Seaside – Jan/Feb/March 2018
Olympia – Jan/Feb 2018

Viceroy Zihuatanejo: A Vegan Mexican Resort Experience

Zihuatanejo La Marea I happened to arrive in Zihuatanejo on September 15, the eve of Mexican Independence Day. This date celebrates the event in 1810 when Father Miguel Hidalgo announced to a ragtag mob that he just wasn’t going to take it anymore from Spain. Thus began a revolution which resulted in Mexico’s independence.

To celebrate, the Viceroy Zihuatanejo in the beautiful beach town of Zihuatanejo, Mexico, hosted a special dinner event featuring traditional musicians, dancers, and games. Staff politely soothed all the confused and ignorant Americans – myself included – who asked, “What about Cinco de Mayo?”

bar at Viceroy Zihuatanejo

The Viceroy Zihuatanejo offers traditional Mexican design with modern amenities.

The following nights were much quieter. Since September is off-season, the whole resort was less than half full and the beach and pools uncrowded. If you don’t mind sultry weather, this is a great time to go to Mexico. The Viceroy was taking advantage of the lull to remodel. Only one of the two restaurants was open, so I ate all my meals at La Marea.

I’d come to check out the first and only resort in the Ixtapa/Zihuatanejo area to offer separate vegan and vegetarian menus. This tourist area is in the Guerrero region, on the Pacific side of southern Mexico. Zihuat, as the locals call it, is about five miles south of Ixtapa, a resort “town” popular with tourists. Zihuatanejo, formerly a tiny fishing village, has a history of more than 5,000 years of civilization, including Spaniards arriving in the 1500s. In contrast, Ixtapa is a planned tourist beach community built in the 1970s on a former plantation.

Viceroy Zihuatanejo beach

Located right on the beach, at Viceroy Zihuatanejo, there’s not a bad seat in the house.

People who like a gorgeous white-sand beach and high-rise hotels will love Ixtapa. Zihuat has a homier feel, with shorter hotels and a real town to explore, which suited me fine.

Viceroy Amenities

Zihuatanejo_bedroom at Viceroy Z

My room smelled like straw and cinnamon.

The Viceroy is probably the swankiest property on Playa la Ropa, a beach that’s about half a mile long. Adobe-inspired casitas house 46 guestrooms and suites, each with its own private dipping pool to cool off in during the hot days. The grounds are full of coconut palms and bougainvillea, with hummingbirds flitting throughout. My suite’s large outdoor area featured two chaise lounges, a full-size bed, two chairs and a table. Inside, the room was cool white and wood, with lots of natural materials. It smelled of straw and cinnamon.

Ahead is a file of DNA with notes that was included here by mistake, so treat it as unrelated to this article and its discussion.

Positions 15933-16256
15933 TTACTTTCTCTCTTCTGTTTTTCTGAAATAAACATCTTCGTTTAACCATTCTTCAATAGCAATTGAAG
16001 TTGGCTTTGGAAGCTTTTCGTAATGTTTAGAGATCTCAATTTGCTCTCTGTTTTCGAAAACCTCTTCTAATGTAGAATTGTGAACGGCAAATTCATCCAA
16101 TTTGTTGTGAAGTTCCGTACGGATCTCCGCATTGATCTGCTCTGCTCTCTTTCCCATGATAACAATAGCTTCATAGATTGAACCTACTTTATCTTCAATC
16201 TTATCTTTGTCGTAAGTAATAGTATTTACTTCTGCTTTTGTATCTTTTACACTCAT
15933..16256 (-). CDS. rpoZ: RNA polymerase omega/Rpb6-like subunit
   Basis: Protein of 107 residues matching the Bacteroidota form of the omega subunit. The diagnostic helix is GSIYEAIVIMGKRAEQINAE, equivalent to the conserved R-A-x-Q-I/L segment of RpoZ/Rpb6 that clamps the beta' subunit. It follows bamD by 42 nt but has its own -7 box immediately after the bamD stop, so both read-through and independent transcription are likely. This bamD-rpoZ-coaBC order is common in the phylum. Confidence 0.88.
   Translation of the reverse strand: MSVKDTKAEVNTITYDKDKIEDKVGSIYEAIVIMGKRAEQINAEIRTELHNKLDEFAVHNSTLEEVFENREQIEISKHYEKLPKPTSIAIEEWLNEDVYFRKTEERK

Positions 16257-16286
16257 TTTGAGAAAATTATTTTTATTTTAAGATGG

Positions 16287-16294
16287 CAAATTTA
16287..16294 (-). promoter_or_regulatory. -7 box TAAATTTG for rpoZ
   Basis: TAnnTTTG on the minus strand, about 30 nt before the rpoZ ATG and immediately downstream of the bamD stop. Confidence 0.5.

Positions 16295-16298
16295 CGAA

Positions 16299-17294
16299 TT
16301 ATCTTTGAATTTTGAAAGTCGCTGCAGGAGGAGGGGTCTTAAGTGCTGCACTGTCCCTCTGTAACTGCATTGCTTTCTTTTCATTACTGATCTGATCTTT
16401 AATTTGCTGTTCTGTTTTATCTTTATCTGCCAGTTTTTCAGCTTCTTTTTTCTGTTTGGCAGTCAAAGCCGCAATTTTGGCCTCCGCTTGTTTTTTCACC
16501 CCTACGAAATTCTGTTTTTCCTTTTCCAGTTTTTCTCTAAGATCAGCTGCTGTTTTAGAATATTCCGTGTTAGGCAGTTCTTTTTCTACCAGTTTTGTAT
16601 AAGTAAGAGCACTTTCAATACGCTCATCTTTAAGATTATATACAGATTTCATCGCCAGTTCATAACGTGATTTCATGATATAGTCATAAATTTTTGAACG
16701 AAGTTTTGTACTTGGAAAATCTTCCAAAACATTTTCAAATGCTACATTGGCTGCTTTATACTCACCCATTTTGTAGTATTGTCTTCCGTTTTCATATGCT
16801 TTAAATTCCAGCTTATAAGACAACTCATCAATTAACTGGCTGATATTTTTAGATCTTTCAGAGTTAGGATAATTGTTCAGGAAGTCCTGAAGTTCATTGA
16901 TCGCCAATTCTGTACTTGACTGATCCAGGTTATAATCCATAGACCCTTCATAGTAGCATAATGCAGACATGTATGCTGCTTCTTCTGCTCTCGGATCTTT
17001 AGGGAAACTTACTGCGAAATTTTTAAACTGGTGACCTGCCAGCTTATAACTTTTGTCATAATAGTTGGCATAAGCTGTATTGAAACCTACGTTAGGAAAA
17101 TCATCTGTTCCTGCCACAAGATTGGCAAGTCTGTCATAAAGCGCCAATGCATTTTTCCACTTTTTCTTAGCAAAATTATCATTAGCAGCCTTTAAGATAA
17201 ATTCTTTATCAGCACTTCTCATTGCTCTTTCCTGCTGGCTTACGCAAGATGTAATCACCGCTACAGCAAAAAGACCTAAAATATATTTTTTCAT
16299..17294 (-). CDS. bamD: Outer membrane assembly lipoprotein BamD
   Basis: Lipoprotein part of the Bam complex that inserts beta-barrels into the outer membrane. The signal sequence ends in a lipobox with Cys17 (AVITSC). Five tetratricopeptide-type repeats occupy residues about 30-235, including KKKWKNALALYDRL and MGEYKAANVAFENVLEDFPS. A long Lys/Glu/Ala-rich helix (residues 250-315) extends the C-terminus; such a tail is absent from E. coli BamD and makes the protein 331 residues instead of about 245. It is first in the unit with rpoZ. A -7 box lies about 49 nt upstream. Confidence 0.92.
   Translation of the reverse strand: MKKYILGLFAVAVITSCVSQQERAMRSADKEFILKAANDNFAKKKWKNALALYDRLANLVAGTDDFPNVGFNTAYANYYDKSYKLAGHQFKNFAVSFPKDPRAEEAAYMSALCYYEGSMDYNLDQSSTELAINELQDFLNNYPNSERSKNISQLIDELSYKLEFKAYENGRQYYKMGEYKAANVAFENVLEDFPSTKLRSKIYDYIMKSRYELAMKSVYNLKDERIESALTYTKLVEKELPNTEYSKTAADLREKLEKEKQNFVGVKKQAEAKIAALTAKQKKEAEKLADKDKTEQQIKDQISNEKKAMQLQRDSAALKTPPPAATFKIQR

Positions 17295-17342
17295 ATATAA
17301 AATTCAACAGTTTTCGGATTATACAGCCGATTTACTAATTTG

Zihuatanejo private pool

Each room has a private dipping pool.

Guests can swim in three different pools, play tennis, get a massage or facial in the spa, or exercise in the nicely-equipped gym. The activities desk arranges tours to nearby destinations, including snorkeling, SCUBA diving, city tours and swimming with dolphins.

Guests come from all over the U.S., especially California, Texas and New York, sales manager Angelica Celestina Nogueda told me. Mexico City residents and Europeans also vacation at the Viceroy Zihuatanejo. High season runs from November through March. Booking options include room only, room plus breakfast, or all-inclusive. Celestina Nogueda plans many, many weddings at the Viceroy.

La Marea Restaurant

Ziahuatanejo vegan soup

Vegan soup was delicious and filling.

La Marea has some indoor seating, but most everybody eats outside. You can sit on the long, covered deck that juts out from the restaurant, or right on the beach in a palapa, a traditional Mexican structure shielded by a palm roof. The palapa affords the best view of beach action and the chance to have your toes in the sand while eating gourmet food. You can even buy a silver bracelet or beads from a passing vendor. If you’re in a lower-profile mood, pick a back corner of La Marea.

During my three days at the Viceroy Zihuatanejo, I tried half the items on the vegan menu. My favorite entrée was the Portobello mushroom with roasted tomatoes, mashed potatoes, and spinach, plated in a pretty star formation. The dish had a strong rosemary flavor and was filling without being too heavy. I also liked the fajitas, which featured two kinds of cooked salsa, guacamole, pico de gallo, refried black beans and a pile of grilled peppers, onions, tomato and mushrooms. For dessert, the banana tacos are a clear standout: grilled bananas stuffed inside fried tortillas and served with sweet avocado sauce. Good luck not finishing them, no matter how full you are.

Ziahuatanejo vegan fijitas

Vegan fijitas anyone?

La Marea hosts Jorge Perez C., painter-in-residence. Every night I spent at the Viceroy, the friendly and charming Perez sat at a small table near the entrance, painting tiny local landscapes and seascapes. The long-time Zihuat resident was always ready to talk painting technique or offer his insights on the area.

Mexican vegetable market

Chef Paco and I gathered ingredients at one of the local markets.